Taking a knee

photo via Wikimedia Commons under Creative Commons license

photo via Wikimedia Commons under Creative Commons license

Aleka Damiano, Staff Writer

In NFL stadiums across the country, professional athletes’ actions to kneel during the flag salute are speaking louder than Donald Trump’s words on Twitter.

Sunday: a day dedicated to spending time with family and watching football. How quintessentially American. Although unrelated, it is unarguable that there is nothing more quintessentially American than a political debate. What if the two went together? This question was answered last Sunday, September the 24th.The National Football League butted heads with President Donald Trump in a political ball game. Various professional players chose to kneel on their side lines during the playing National Anthem; in some cases multiple athletes knelt while locking arms. Some recalled the previous Colin Kaepernick protests, in which the quarterback refused to stand during the flag salute. Kaepernick’s defiance was fueled by the “Black Lives Matter” movement. However, as of late, not only one player has sparked controversy, but entire teams. In fact, the entirety of the Pittsburgh Steelers football team remained in the locker room; only Alejandro Villanueva appeared on the field. Villanueva served three tours in Afghanistan and is a decorated veteran. The Tennessee Titans and Seattle Seahawks also did not present themselves during the anthem before their face-off either.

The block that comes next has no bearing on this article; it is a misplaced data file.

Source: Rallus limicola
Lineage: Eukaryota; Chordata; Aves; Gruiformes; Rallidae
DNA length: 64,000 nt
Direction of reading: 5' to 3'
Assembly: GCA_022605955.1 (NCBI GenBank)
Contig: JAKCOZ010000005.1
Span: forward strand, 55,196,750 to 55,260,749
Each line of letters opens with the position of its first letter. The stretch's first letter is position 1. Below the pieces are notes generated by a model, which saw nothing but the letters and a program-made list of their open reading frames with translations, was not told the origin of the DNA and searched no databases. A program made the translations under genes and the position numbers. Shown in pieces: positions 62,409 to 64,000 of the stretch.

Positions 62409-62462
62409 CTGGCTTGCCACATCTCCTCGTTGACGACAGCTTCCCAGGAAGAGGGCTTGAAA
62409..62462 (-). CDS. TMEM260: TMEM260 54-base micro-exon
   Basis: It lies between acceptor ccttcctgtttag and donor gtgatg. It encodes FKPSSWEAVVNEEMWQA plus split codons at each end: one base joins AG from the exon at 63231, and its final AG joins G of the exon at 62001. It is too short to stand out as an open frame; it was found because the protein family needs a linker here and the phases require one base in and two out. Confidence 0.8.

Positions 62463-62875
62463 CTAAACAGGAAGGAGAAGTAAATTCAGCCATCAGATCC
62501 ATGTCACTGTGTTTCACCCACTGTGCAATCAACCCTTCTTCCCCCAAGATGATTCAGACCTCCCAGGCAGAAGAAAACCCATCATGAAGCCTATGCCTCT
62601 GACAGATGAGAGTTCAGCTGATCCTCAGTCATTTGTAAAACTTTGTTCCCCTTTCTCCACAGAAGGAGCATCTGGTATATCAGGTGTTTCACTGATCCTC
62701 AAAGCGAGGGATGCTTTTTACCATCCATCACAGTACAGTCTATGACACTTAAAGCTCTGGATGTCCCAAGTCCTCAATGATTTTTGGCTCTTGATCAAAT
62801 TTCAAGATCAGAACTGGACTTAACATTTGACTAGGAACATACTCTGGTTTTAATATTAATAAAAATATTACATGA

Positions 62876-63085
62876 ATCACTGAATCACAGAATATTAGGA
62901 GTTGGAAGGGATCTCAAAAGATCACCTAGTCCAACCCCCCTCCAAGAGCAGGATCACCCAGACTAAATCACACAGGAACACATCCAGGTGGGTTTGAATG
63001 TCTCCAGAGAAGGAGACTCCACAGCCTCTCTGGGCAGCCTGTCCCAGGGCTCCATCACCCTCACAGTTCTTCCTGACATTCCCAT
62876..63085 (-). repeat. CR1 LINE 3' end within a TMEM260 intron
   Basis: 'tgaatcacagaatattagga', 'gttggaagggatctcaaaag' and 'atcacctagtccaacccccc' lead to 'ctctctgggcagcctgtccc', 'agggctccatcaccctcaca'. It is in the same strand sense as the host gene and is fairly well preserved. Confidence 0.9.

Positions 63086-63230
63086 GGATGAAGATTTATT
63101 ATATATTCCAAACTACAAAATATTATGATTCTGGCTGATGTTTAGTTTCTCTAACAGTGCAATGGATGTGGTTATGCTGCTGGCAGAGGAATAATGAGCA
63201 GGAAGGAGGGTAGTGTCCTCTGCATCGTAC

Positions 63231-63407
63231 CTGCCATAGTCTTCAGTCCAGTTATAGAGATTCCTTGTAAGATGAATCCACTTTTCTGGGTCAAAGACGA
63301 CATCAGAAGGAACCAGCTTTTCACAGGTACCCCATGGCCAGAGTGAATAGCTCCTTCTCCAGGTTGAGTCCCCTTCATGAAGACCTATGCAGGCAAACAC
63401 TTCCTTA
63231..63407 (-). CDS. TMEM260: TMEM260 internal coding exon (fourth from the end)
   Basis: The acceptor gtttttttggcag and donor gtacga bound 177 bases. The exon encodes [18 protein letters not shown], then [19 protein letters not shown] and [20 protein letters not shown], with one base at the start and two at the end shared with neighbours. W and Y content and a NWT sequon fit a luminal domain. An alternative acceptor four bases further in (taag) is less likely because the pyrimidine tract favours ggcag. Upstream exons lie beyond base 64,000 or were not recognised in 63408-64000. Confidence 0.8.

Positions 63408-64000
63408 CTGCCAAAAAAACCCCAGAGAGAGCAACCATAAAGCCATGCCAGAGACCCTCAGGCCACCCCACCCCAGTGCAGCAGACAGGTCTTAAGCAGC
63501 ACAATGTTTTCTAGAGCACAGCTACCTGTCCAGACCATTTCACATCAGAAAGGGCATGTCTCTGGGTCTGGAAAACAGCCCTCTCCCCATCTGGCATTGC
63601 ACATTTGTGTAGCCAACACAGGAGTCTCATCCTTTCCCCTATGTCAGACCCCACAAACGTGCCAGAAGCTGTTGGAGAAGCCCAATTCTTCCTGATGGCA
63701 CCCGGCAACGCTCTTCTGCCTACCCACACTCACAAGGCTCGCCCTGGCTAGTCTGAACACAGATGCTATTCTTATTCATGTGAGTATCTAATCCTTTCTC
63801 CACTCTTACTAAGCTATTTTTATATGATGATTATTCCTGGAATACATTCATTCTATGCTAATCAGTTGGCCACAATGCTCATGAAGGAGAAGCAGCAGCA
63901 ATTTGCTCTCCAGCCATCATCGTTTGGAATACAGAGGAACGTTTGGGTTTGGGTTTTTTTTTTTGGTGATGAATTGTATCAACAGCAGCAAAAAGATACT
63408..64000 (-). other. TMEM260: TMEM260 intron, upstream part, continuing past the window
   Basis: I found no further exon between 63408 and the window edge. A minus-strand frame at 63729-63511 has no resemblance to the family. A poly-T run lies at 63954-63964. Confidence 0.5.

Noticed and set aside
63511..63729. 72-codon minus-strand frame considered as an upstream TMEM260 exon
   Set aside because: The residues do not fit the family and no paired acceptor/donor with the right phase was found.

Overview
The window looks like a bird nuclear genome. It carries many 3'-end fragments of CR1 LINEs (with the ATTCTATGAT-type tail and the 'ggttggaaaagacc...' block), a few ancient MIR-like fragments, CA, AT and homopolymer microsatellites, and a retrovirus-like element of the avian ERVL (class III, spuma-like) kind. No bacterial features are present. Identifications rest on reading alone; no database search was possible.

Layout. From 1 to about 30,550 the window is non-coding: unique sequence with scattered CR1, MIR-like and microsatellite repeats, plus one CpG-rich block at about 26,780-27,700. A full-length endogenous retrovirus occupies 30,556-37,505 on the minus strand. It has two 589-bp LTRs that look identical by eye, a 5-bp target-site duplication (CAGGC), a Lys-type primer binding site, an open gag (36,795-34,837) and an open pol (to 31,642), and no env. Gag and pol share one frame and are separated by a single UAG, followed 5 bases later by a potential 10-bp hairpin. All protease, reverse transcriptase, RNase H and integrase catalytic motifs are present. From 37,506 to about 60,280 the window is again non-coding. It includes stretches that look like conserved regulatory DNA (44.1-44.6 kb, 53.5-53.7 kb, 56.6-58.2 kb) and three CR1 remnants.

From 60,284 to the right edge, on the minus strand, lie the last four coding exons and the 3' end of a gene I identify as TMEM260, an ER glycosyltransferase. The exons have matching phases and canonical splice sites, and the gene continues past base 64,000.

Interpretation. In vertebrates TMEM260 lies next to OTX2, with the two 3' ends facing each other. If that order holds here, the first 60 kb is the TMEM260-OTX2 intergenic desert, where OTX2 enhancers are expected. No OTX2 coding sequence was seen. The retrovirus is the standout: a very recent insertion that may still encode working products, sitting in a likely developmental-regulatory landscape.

It is important to recognize that unlike Kaepernick’s motivations, the recent kneeling is not over one single social issue. These oppositions were motivated by polarizing tweets from the President, asking that players who knelt to be fired for their supposed crime. After viewing several protests, President Trump resorted to his familiar communication platform of Twitter to condemn such actions: “Sports fans should never condone players that do not stand proud for their National Anthem or their Country. NFL should change policy!” Even more surprisingly, team owners that had once supported Mr. Trump during his campaign were seen joining their players on the sidelines, arm in arm. The president’s tweet resonated negatively with athletes beyond football, as demonstrated by Stephen Curry of the Golden State Warriors’ refusal to visit the White House on personal invitation.

Despite one’s personal opinion on the kneeling controversy, it is important to recognize the legitimacy for a debate in both sides of the argument. Is it the legal right, and furthermore, the constitutional right for player’s to be allowed the option to kneel during the National Anthem? Is preventing such actions a violation of Amendments such are the first? Surely such a debate is reminiscent of, Texas v. Johnson, which made protests of the desecration of the flag invalid. If desecration of the flag is protected by the First Amendment, is kneeling during the National Anthem protected as well? The answer is not certain, however, it may be more than likely the American people will have an aggressive battle on their hands; not one on the field on a Sunday night, but on Capitol Hill.